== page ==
Byrd’s book is a welcome addition to the current conversations on the importance of women in the life of the church. We need to be aware of the yellow wallpaper in our churches, and we need to peel away these extra-biblical beliefs that obscure the beauty of the Scriptures. The world around us needs to hear the truth of who we are as men and women made in His image, and it needs men and women as witnesses to the truth of the gospel.
A review of Recovering from Biblical Manhood and Womanhood: How the Church Needs to Rediscover Her Purpose by Aimee Byrd.
I’ve always loved to read. When I was in college, I took literature classes for fun. In one of those classes, we read “The Yellow Wallpaper” by Charlotte Perkins Gilman. If you’ve ever read it, chances are you still remember the disturbing and compelling story. If you haven’t read it, it’s a short story about a young Victorian woman suffering from postpartum depression whose physician husband prescribes a “rest cure” to treat her.
In the late 1800s, doctors often prescribed a “rest cure” for anxiety or depression. The treatment centered on a long period of mental, physical, and emotional inactivity. The young woman in the story is supposed to stay in her room by herself and do nothing. She’s not allowed to care for her child or read or do anything. The story describes her descent into madness as she stares at the oppressive yellow wallpaper in her room day in and day out.
Gilman wrote “The Yellow Wallpaper” after her own experiences with postpartum depression and “rest cure” treatment. The story is meant to draw attention to the way doctors and Victorian society mistreated and undervalued women. While such treatment was intended to help women, the cure was worse than the “disease.”
So, what does this 19th Century story have to do with a 21st Century book on Christian women and men? In her latest book, Recovering from Biblical Manhood and Womanhood: How the Church Needs to Rediscover Her Purpose, Aimee Byrd uses the motif of the yellow wallpaper to illustrate how certain beliefs about biblical manhood and womanhood have hidden and obscured what the Bible teaches about men and women in the church. Byrd wants to equip us to recognize the yellow wallpaper in the church and to peel it away to “reveal the beauty and unity in God’s Word.” Her concern is that “we don’t often see the yellow wallpaper because it was established as a hedge against real threats to God’s people.”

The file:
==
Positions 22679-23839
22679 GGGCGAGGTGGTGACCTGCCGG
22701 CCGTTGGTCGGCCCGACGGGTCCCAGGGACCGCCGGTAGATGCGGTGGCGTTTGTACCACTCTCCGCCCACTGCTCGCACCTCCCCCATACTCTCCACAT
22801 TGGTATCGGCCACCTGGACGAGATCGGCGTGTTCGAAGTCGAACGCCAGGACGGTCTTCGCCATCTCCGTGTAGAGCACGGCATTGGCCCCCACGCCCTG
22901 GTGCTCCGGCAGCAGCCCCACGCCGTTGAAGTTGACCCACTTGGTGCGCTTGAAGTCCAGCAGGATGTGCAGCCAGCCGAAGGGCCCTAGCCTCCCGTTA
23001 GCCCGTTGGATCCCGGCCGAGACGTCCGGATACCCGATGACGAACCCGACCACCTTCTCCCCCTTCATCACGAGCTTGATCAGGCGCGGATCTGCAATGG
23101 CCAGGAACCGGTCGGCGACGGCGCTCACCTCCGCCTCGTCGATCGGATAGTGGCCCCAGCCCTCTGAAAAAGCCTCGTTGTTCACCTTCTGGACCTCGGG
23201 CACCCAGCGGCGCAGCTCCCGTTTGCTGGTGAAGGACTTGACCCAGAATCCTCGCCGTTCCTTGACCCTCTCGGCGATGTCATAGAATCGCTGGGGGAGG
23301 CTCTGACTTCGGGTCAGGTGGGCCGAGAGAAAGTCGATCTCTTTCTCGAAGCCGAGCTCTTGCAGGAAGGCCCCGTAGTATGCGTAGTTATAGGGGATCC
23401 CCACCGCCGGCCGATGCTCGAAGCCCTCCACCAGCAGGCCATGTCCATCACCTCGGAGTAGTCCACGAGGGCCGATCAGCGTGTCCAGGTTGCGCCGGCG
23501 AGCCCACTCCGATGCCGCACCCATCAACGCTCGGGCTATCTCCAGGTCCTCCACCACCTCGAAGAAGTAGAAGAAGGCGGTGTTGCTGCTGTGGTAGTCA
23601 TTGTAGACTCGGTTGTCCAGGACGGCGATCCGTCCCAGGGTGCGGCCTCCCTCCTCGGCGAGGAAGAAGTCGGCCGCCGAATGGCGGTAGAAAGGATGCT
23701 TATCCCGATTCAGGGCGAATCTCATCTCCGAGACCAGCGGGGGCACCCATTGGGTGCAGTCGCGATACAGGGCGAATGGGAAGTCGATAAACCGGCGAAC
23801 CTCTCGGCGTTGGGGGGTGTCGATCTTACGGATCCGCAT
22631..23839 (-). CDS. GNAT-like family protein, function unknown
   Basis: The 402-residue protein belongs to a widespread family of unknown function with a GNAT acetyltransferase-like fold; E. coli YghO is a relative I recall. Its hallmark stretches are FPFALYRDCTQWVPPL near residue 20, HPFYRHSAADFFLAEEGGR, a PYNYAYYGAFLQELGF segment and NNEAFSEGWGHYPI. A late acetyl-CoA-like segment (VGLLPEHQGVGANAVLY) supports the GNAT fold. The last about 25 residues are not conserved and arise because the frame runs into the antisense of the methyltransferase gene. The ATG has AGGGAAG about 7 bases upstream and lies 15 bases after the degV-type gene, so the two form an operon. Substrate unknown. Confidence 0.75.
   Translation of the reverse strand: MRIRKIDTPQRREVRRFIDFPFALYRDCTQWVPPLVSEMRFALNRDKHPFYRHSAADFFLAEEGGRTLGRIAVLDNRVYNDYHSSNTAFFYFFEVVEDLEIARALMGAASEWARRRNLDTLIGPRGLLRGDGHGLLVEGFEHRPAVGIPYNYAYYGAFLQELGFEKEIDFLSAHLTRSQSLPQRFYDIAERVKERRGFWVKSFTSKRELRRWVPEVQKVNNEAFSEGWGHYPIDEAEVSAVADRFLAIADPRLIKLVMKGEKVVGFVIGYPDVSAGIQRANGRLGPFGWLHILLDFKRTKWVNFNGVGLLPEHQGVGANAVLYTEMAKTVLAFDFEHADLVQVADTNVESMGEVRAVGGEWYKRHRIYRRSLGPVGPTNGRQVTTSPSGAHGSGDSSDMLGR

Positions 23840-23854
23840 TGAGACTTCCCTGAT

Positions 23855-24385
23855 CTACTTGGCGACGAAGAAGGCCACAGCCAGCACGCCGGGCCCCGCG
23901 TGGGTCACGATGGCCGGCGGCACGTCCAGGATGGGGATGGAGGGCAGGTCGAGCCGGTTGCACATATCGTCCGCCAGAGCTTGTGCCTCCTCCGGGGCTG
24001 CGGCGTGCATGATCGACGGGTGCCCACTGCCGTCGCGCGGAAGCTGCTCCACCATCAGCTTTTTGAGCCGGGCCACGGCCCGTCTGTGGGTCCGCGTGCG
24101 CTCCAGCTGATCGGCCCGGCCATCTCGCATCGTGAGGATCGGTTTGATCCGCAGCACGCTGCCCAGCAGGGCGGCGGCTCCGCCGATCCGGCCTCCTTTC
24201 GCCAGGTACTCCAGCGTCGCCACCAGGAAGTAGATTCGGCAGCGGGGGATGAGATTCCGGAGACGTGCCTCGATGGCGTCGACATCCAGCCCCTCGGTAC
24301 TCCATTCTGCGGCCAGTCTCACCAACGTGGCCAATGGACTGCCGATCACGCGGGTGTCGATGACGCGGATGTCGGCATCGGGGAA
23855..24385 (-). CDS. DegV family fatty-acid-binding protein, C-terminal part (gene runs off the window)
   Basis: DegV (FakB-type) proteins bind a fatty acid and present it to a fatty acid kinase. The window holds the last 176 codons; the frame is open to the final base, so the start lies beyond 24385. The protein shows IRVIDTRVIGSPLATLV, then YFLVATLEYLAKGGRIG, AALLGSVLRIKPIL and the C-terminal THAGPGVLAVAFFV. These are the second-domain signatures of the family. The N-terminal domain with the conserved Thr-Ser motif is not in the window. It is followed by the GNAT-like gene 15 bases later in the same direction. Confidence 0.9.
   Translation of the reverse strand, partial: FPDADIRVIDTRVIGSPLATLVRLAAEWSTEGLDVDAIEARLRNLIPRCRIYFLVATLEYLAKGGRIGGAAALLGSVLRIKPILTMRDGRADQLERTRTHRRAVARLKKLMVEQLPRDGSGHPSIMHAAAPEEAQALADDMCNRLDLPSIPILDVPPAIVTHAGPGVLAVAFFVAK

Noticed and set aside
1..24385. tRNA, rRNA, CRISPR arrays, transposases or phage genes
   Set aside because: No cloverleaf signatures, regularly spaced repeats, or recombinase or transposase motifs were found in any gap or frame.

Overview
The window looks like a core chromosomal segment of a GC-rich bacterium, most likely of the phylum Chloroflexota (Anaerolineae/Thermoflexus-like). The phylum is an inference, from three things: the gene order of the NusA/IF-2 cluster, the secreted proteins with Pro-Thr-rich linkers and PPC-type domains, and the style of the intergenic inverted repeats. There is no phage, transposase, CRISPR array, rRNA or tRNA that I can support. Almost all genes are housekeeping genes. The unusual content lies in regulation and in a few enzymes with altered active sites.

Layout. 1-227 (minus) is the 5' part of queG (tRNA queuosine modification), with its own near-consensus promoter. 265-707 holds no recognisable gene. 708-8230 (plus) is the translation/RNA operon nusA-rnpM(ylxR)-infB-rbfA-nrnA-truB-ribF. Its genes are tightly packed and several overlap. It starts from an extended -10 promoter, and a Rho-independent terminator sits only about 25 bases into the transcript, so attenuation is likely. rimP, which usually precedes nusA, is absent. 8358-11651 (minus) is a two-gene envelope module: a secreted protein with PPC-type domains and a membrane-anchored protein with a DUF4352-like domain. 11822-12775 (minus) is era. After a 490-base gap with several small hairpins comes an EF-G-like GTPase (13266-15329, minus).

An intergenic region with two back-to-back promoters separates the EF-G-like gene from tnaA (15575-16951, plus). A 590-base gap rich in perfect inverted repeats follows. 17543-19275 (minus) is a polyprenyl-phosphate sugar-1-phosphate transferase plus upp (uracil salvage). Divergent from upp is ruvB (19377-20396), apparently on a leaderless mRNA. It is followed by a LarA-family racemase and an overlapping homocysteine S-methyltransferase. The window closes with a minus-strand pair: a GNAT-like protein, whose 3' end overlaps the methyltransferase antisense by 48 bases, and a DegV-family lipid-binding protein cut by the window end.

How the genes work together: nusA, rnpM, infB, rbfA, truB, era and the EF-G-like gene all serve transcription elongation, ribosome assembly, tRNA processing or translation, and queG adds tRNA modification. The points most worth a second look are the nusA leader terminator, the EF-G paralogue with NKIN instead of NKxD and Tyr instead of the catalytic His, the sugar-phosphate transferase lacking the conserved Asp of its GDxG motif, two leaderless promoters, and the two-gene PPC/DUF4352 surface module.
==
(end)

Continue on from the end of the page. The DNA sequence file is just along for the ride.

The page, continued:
What are some examples of the church’s yellow wallpaper? To counteract the sexual revolution and aspects of second-wave feminism, some conservative Christians formed organizations such as the Council for Biblical Manhood and Womanhood. These groups attempted to create Biblical definitions for masculinity and femininity. Unfortunately, these definitions often relied more on Victorian stereotypes of masculinity and femininity than the Scriptures.
Consequently, masculine and feminine were defined in terms of authority and submission. Masculinity is authority, leadership, initiative, and strength. In contrast, femininity is submission, responsiveness, deference, and softness. Authority and submission became the lens through which Biblical manhood and womanhood, and consequently all of Scripture, are viewed. As a result, women are often overlooked and undervalued in our churches.
It’s important to note that Byrd doesn’t deny the genuine challenges that the church faces. Our secular society continues to attack what the Bible teaches about gender, sexuality, marriage, family, and church leadership. Byrd affirms the orthodox, confessional, Biblical teaching on these issues. She writes:
God made man and woman: he instituted marriage to be a unity between one man and one woman; sex is a fruit of this unifying bond; and life is a gift from God. Men and women are not androgynous. Gender is not fluid … Men and women are very much alike. And yet they are also distinct.
She also writes, “I am not denying the order needed in both my personal household and in the household of God … I uphold distinction between the sexes without reduction, as Scripture does.”
 Aimee Byrd, Recovering from Biblical Manhood and Womanhood: How the Church Needs to Rediscover Her Purpose (Grand Rapids, MI: Zondervan, 2020), 19. (Page numbers from Advanced Reader Copy)
 Byrd, 19
 Byrd, 19
 Byrd, 105